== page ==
Q. Well, I guess this is an important legal concept, but it sure doesn’t sound so technical…
A. For once, the lawyers are using plain language. Of course, normally the parties to a business deal are corporations, LLCs, other legal entities, and those entities are the ones who get sued if something goes wrong. The *owners* or *executives* of the legal entities are not themselves personally liable for a breach of the contract… but that’s what a “bad boy” clause changes – the individuals who own and run the entity become liable if the entity does something the contract prohibits.

Q. And these are fairly common in private transactions?
A. Not super common for routine breaches of contract, but more oriented to particular bad behavior, as the name implies. Things like waste, fraud, mis-appropriation. But they can also apply to financial acts, like taking on additional debt or filing for bankruptcy… you see a fair amount of commercial real estate deals, for example… where mortgage lenders will demand this of the building owner or developer.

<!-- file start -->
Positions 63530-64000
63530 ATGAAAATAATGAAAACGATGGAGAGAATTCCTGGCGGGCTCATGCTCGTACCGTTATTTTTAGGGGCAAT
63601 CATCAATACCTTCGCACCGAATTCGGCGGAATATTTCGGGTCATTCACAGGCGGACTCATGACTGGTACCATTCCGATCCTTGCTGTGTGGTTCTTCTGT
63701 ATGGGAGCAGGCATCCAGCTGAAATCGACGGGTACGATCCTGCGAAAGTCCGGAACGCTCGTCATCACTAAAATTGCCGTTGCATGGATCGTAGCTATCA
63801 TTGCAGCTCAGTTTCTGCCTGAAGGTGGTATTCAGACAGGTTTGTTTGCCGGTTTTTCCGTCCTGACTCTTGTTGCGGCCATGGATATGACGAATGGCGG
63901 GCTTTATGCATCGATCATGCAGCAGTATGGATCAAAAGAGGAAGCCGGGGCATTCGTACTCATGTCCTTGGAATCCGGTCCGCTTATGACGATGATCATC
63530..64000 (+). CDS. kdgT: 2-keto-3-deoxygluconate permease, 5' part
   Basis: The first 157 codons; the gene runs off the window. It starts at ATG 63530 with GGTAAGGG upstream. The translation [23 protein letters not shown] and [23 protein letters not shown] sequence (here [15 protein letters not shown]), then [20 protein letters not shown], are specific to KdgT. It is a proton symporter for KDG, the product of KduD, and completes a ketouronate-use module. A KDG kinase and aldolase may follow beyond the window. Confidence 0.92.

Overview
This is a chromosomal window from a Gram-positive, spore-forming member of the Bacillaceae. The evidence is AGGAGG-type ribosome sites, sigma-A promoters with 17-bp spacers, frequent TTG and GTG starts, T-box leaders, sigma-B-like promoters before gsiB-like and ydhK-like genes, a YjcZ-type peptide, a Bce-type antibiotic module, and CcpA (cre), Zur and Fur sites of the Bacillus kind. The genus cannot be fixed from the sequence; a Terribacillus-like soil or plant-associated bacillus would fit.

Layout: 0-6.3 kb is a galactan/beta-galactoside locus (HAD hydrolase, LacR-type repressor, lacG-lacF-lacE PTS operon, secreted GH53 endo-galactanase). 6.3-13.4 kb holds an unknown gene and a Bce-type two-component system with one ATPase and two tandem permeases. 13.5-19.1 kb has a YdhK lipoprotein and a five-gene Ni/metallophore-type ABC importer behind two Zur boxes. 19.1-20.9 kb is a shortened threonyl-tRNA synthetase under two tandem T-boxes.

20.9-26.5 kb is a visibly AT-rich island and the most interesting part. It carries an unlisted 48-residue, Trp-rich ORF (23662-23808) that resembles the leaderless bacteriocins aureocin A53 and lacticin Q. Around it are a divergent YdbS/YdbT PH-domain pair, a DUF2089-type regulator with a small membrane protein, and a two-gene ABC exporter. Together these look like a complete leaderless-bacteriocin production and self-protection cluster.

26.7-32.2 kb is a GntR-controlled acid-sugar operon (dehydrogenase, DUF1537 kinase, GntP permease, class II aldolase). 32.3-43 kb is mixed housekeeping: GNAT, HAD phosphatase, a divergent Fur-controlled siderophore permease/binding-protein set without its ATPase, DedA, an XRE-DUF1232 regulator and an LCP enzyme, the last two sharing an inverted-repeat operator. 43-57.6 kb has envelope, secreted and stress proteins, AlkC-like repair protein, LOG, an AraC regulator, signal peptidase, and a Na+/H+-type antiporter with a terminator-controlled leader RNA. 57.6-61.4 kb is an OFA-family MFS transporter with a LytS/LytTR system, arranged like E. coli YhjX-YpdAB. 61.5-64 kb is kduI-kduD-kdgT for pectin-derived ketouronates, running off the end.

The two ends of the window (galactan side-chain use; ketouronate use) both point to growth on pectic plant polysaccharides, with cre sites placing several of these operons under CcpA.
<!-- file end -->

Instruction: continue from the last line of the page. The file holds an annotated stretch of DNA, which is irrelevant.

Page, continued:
Q. Seems kind of extreme… how did these come about?
A. In RE downturn before last, a common problem was that, just when a lender was going to foreclose on a mortgage, the borrower would file bankruptcy and tie up the foreclosure for years. So they started imposing these “bad boy” provisions, saying that if the executives of the companies did that, they themselves would become personally liable. And that idea became very popular.

Q. So, despite the name, these happen not just with mom and pop type RE deals, but with really large commercial transactions?
A. Oh, yes, the largest. In fact, they actually have provided unexpected problems in the biggest deals because those require multiple lenders… who may not agree on how to deal with a troubled property — but, because of the big boy guarantee, the owners is not even going to think about filing bankruptcy, where everything can be worked out in court. Instead of speeding things along, bad boy guarantees actually created a big bottleneck in clearing a lot of distressed projects from the market. So, like everything else… be careful what you wish for!